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Concussion Awareness 101

Concussions are one of the most discussed sports injuries in the world. In 2015, 615,000 people visited hospitals and emergency rooms for head injuries. From the NFL to high school girls soccer, concussions and other traumatic brain injuries can have life-changing effects on athletes of all levels and ages.

What is a concussion? It’s an injury to the brain after a blow to the head. The brain is smaller than the skull and floats in cerebrospinal fluid. When the head is hit or shaken, the brain will move around inside the skull, sometimes hitting against the hard bone. This can cause temporary or permanent damage to the brain itself.

Symptoms of a concussion can include dizziness, headaches, confusion, and nausea or vomiting. If the effects of the concussion continue for some time after the initial injury, this is called post-concussion syndrome.

Repeated concussions can lead to the devastating condition known as chronic traumatic encephalopathy (CTE) – around thirty percent of those with repeated concussions will develop it. The condition starts with behavioral and mood abnormalities and can lead to dementia and eventual early death.

Clearly, concussions are incredibly serious, so what can be done and how can they be prevented? These resources will give you a look at various aspects of concussions and how to prevent and treat them:

  • Concussions in Children: How to Protect Their Health (OhioHealth)

    Children are more vulnerable to concussions than adults. This blog post from our friends at OhioHealth gives some ways to prevent them and, if they do occur, how to minimize their effect.

  • New Advice for Treating Young Athletes with Concussions (Orlando Health)

    Lots of what we consider common knowledge about concussions are actually out of date. Orlando Health shares some of the new research and treatment methods.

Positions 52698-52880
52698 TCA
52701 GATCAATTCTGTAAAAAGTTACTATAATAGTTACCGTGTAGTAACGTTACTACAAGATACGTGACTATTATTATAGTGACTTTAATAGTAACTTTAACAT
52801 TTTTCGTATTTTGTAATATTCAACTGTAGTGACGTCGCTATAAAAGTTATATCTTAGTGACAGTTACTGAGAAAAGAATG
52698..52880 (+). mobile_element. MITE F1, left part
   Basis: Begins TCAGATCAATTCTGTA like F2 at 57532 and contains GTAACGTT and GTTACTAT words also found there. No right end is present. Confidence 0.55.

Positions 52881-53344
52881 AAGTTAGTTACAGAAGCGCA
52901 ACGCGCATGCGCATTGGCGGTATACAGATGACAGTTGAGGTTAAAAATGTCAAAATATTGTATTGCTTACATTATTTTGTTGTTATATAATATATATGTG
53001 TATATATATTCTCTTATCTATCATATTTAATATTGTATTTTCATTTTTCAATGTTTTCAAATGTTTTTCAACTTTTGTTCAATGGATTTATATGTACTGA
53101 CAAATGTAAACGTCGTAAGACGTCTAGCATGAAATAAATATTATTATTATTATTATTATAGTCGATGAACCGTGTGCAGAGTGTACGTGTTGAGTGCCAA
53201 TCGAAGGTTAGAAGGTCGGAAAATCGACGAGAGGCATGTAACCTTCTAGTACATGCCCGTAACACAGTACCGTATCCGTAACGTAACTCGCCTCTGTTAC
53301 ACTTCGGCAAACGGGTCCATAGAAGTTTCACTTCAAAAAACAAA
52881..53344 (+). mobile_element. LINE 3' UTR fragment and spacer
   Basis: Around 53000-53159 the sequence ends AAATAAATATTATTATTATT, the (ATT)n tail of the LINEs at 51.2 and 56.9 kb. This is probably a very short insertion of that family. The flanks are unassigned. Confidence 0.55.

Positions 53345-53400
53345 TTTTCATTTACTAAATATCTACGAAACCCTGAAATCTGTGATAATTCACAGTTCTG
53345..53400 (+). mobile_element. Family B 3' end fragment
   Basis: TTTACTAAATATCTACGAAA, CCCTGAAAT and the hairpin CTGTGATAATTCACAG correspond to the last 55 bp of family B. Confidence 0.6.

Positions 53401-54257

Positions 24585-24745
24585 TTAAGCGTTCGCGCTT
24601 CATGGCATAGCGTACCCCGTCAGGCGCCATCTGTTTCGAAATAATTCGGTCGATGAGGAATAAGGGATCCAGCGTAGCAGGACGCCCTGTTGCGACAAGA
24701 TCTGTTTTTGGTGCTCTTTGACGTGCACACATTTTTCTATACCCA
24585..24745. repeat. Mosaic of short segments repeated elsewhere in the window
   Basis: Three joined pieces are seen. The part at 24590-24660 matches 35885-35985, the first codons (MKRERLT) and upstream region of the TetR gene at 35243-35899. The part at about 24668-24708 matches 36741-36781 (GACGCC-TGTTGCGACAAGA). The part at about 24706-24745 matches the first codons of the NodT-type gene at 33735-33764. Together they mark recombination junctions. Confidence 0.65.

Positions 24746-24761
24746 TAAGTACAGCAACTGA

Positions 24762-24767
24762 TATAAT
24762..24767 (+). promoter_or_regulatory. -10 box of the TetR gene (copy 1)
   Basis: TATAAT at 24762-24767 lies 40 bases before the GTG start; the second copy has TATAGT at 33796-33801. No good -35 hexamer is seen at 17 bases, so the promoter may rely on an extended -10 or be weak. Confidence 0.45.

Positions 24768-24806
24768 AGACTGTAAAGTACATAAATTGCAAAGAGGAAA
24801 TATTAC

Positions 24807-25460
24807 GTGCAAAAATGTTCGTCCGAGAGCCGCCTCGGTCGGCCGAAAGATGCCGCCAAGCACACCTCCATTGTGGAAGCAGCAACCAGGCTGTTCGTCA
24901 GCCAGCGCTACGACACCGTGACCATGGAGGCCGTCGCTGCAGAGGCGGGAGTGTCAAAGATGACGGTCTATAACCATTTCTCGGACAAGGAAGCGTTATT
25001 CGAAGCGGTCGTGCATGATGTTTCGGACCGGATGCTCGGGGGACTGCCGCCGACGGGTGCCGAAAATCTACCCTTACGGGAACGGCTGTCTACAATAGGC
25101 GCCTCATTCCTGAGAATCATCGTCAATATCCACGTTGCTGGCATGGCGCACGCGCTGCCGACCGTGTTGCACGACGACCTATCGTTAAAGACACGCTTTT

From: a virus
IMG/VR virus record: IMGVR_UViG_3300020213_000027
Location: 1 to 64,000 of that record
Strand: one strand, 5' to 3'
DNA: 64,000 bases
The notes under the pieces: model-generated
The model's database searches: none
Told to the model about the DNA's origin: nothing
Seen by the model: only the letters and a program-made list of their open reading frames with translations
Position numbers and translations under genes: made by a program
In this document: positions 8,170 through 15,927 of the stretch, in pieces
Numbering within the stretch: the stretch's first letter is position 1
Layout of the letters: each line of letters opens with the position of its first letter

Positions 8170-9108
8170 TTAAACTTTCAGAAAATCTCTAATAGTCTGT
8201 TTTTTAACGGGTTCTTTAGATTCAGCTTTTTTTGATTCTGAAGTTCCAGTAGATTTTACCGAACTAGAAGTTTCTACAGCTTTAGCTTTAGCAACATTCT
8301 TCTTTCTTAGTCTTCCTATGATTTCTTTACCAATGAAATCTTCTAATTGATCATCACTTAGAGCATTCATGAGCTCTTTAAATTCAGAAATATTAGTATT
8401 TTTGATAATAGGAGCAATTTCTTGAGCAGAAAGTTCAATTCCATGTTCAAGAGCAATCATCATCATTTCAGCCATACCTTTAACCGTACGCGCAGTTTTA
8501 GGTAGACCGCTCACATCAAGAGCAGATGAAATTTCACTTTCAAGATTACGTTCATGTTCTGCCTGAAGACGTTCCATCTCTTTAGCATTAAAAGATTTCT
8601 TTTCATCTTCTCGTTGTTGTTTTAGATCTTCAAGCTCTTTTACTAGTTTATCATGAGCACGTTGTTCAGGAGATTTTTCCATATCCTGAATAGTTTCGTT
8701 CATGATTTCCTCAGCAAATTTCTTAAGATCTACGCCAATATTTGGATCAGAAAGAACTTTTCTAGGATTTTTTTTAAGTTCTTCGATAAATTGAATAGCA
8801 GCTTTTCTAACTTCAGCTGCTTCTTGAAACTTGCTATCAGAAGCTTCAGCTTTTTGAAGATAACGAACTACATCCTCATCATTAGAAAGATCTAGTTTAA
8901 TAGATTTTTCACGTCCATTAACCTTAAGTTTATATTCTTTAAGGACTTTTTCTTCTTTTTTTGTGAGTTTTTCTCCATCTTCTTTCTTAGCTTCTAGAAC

• A Blood Test for Concussions? (Dayton Children’s)

    After an article came out about using blood tests for concussions, Dayton Children’s published this article about outlining what we do and don’t know about this potentially promising innovation.

  • Concussions in the Workplace (University Hospitals)

    Not everyone who gets a concussion is an athlete. In this article, University Hospitals shares tips on preventing concussions in the workplace.

  • What is a Concussion Clinic and How Does It Help Local Athletes? (Lake Health)

    Some healthcare systems, including our friends at Lake Health, have concussion clinics at their facilities. This article explains basic concussion information and what a concussion clinic is.

  • After a Concussion (University of Colorado Health)

    What do you do after a concussion? Here are some answers from University of Colorado Health.

  • HEADS UP Resource Center (Centers for Disease Control and Prevention)

    The CDC has a whole library of research and statistics about concussions.

  • Concussion Resources (Concussion.org)

    The International Concussion Society also has statistics, symptoms, and personal stories.

  • What is CTE? (Concussion Legacy Foundation)

    Finally, the Concussion Legacy Foundation has multiple resources about CTE, or Chronic Traumatic Encephalopathy.

At Healthy Roster, we want to do whatever we can to help encourage concussion prevention and provide tools for proper documentation when Traumatic Brain Injuries do occur. That’s why every Healthy Roster profile comes with a preloaded SCAT5 (Sport Concussion Assessment Tool 5) you can fill out online or in our app in a HIPAA compliant environment, and we can help you create or add Concussion Symptom Checklists or other documentation tools to our platform. You can also add your own resources to a Resource Library accessible by all of your athletes, coaches and parents. To learn more, click this link and schedule a demo.